- The US military is reportedly planning to send US warships, combat aircraft, and troops through the South China Sea and Taiwan Strait in November in a series of exercises designed to send a message to Beijing.
- The proposal, which comes at a time of heightened tensions between the US and China, has yet to be approved.
- In recent weeks, Washington and Beijing have quarreled over trade, sanctions, Taiwan, repeated bomber flights over disputed seas, and a confrontation between US and Chinese warships.
The US military is reportedly planning to put on a serious show of force in contested waters from the South China Sea to the Taiwan Strait as a warning to China and a reminder of the United States' ability to rapidly confront and counter any potential adversaries.
The US Pacific Fleet has proposed a series of exercises for November that would see American warships and aircraft demonstrating US military might in disputed waterways in a message to Beijing, CNN reported Wednesday afternoon, citing several defense officials.
While one official reportedly characterized the plans as "just an idea," others indicated that the proposal, which already has an operational name, is being circulated at various levels of the military.
See also: These incredible photos show how close a Chinese warship came to colliding with a US destroyer during a tense standoff in the South China Sea
Assuming the plan is approved, the operations would be carried out over the course of a week. The plan, derived from the National Defense Strategy and assertions that the US is once again in an age of great power competition with Russia and China, is still under consideration and will require input from the intelligence community on possible reactions from Beijing and other international actors.
News of this plan comes on the heels of serious incidents in the East and South China Seas.
Twice last week, the US sent B-52H Stratofortress heavy long-range bombers tearing through the South China Sea. Those flights were immediately followed by a joint military exercise in which a US B-52 bomber joined forces with Japanese fighter jets over the East China Sea and Sea of Japan.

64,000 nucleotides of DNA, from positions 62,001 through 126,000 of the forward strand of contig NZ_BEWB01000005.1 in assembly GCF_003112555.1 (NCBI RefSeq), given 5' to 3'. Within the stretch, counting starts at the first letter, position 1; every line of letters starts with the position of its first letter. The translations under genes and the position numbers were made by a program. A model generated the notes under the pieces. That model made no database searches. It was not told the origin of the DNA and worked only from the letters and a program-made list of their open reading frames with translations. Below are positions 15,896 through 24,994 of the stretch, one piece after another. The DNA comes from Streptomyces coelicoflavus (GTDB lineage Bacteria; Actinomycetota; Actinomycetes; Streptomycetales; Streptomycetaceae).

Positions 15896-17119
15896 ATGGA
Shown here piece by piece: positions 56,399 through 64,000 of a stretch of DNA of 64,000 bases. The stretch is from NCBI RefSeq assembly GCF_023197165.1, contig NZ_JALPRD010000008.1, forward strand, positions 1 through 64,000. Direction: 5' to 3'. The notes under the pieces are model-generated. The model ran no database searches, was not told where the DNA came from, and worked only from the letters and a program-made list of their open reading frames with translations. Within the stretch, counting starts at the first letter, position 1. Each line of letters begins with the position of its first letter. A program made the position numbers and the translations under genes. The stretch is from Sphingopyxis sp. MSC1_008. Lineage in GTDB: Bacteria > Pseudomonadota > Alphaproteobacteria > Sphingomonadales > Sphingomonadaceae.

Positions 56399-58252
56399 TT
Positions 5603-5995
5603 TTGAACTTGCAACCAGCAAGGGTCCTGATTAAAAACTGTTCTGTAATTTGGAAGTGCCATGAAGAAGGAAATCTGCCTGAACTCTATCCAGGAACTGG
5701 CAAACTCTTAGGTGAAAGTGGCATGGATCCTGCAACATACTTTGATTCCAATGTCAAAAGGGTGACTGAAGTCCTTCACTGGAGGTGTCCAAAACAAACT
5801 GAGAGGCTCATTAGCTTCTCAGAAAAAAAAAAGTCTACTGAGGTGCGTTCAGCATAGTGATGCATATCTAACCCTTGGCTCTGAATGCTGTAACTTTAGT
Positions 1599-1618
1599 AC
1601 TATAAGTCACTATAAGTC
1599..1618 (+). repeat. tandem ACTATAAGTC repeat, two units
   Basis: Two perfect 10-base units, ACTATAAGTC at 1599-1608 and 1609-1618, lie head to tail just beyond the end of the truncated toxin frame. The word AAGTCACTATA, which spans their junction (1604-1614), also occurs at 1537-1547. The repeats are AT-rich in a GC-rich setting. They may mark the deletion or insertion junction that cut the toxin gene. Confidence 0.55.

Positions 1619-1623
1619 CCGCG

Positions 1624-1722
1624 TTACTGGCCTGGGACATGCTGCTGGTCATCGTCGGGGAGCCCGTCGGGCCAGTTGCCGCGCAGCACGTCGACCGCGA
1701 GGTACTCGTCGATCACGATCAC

China called the flights "provocative," warning the US that it would take "necessary measures" to defend Chinese national interests. Several days later, the Chinese military conducted "live-fire shooting drills" in the South China Sea.
On Sunday, the US Navy's Arleigh Burke-class guided-missile destroyer conducted a freedom-of-navigation operation near the Spratly Islands in the South China Sea. During the routine operation, a Chinese Luyang II-class guided-missile destroyer confronted the US warship.
The Chinese vessel, according to the Pacific Fleet, engaged in "increasingly aggressive" behavior. The Chinese ship nearly collided with the US destroyer during the exchange, which was described as "unsafe and unprofessional."
These incidents came amid other deteriorations in the US-China bilateral relationship, specifically issues pertaining to sanctions, trade, and Taiwan.
In the past two weeks, the US and China have canceled several high-level military-to-military meetings intended to defuse tensions. While some observers have expressed concern, noting that the situation is escalating to dangerous levels, Secretary of Defense Jim Mattis said the US and China simply need to learn to sort out their differences.
"We're just going to have to learn how to manage this relationship," he said Tuesday, adding, "We'll do that. We'll sort this out."
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